Once our students have looked closely at the rocks, they've identified that there are fine layers representing deposition in lakes, other layers that formed on floodplains or alluvial fans. The terrestrial origin of many of the layers is supported by the bright red color, formed as iron in the rocks oxidized into natural rust. What we don't have time for (or permission for that matter) is a search for fossils, because it is the fossils that tell the fullest story of these rocks. Are these fossils the John Belushi-Dan Akroyd period of the grasslands? Or the Joe Piscopo-Eddie Murphy period? Or Kate McKinnon?
Grasses emerged as a dominant plant species in the middle of the Cenozoic period around 30-35 million years ago. The low-lying plants had a novel method of survival: instead of broad leaves easily chewed by forest-dwelling animals, the blades of grass incorporated silica into their structure, and the hard silica would soon destroy the teeth of most animals that tried to subsist on it. A general warming and drying of the world climate led to the expansion of the grasses at the expense of woodlands and tropical rainforests. Animals either adapted to the new conditions or went extinct. The early part of the Oligocene and early Miocene saw many changing species, especially in the horse clan. The ancestors of the horses were small browsers in the forests. As they adapted to the open grasslands, they became larger, and their feet went from three or four toes to hooves, which gave them great speed to escape predators. Their teeth evolved to grow throughout life, allowing them to survive nicely while grazing the grasslands.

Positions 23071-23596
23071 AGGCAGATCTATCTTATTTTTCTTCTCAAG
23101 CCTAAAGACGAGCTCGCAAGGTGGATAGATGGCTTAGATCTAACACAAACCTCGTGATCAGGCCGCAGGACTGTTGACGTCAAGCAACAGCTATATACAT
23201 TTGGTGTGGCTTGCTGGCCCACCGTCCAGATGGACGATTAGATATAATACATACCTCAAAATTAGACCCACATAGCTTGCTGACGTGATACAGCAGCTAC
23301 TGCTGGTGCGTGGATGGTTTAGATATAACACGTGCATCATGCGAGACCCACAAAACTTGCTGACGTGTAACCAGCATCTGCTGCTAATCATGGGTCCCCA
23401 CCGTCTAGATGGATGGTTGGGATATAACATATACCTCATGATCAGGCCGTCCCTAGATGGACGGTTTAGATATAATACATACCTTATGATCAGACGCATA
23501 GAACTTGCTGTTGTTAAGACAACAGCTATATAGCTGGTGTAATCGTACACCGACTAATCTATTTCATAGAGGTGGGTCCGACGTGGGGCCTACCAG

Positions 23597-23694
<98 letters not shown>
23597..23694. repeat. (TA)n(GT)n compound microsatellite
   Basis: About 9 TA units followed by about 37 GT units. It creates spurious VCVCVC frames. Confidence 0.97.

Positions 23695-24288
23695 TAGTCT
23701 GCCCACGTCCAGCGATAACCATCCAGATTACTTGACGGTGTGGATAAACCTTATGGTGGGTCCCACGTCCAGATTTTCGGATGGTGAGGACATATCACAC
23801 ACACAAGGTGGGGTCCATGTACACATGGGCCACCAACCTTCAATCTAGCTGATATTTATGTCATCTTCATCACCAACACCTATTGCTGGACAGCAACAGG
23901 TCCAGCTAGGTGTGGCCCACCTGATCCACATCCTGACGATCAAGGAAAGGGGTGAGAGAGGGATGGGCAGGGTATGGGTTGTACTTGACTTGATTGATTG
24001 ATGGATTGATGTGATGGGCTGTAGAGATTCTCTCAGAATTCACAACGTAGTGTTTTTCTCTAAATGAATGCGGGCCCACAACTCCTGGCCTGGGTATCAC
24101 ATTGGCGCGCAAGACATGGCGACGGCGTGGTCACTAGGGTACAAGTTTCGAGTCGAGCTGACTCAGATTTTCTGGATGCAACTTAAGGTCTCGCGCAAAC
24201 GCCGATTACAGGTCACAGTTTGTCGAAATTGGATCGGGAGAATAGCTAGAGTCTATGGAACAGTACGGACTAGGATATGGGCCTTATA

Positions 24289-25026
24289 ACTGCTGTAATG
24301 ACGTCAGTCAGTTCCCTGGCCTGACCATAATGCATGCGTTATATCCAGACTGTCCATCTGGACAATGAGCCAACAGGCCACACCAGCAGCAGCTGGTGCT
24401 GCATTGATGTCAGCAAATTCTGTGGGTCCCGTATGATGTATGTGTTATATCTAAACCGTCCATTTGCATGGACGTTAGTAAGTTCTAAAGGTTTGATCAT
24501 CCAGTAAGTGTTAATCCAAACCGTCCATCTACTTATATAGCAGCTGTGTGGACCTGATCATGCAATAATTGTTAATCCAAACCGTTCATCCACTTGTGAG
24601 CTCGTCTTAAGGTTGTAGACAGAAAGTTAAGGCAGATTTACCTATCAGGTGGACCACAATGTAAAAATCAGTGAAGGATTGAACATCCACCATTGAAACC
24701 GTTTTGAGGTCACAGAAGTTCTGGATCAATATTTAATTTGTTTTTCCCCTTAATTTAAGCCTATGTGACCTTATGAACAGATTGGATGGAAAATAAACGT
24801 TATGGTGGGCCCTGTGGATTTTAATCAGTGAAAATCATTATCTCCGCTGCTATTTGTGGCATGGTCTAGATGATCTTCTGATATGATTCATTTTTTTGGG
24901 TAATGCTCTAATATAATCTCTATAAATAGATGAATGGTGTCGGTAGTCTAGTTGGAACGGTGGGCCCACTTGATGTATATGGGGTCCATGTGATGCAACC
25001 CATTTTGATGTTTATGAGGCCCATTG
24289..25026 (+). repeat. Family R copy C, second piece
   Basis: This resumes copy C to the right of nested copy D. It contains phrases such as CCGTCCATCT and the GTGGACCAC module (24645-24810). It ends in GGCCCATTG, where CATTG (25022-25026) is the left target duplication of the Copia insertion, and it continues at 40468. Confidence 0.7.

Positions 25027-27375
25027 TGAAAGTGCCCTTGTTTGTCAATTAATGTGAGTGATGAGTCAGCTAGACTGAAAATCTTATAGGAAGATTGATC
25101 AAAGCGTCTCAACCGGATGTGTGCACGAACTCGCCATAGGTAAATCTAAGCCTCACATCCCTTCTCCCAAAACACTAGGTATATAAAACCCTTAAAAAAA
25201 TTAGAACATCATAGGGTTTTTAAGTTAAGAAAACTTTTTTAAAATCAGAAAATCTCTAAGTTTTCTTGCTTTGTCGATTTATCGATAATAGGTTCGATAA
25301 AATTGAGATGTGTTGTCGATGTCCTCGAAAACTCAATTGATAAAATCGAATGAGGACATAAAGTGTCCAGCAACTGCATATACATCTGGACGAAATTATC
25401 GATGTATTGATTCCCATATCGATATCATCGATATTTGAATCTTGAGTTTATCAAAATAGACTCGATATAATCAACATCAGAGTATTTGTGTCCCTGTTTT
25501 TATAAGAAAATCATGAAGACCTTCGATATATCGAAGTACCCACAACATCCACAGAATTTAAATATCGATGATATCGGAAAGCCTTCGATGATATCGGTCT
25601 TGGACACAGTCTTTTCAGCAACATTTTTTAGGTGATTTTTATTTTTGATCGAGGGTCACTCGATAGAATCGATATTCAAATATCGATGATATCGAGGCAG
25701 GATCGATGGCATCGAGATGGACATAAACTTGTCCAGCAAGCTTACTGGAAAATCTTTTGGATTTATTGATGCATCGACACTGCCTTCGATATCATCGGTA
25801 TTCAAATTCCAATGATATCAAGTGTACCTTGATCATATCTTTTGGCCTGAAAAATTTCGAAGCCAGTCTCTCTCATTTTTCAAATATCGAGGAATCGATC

The fossil-bearing rocks at Red Canyon are called the Dove Spring Formation (formerly the Ricardo Formation). The cast of characters are familiar in the sense that they fill the roles of many species on the prairies and wetlands today, but there were some unfamiliar characters as well. More than a hundred species of plants and animals have been found, making this one of the richest and most diverse fossil assemblages in the American West. They include the smallest mammalian members of the ecosystem such as mice, ground squirrels, rabbits and even a pika. The larger grazers were represented by ten (yes, ten) species of horse (compared to the three existing in the present day), four camel species, and three species of antelope. There were the surprising ones, two rhinoceros species, and two elephant ancestors (gomphotherium). The carnivores are represented by eight species of canine ancestors (some are called the "bone-crushing dogs"), and three species of felids (cats), including an early saber-tooth. There is a fair candidate for the ancestor of bears and dogs called a "bear dog" (Amphicyon). For a complete listing of the fossils found at Red Rock, check out this technical report from 2009.
So our investigation of an ancient savanna prairie revealed some of the early players in the drama that has played out across North America over millions of years. Some of the players (genera) were diverse and widespread but ultimately died out in North America (the horses and camels, rhinos and elephants). Other lineages survived, including the deer, the pronghorns, and predators like the wolves, coyotes, mountain lions, and foxes. The bears still lurk nearby in the mountains and would no doubt reoccupy the grasslands if the farms disappeared. Like "Saturday Night Live", the show continues and hasn't suffered cancellation, but a great many changes have taken place. The prairies of 12 million years ago can still be found in California today, but with a new cast and a different look.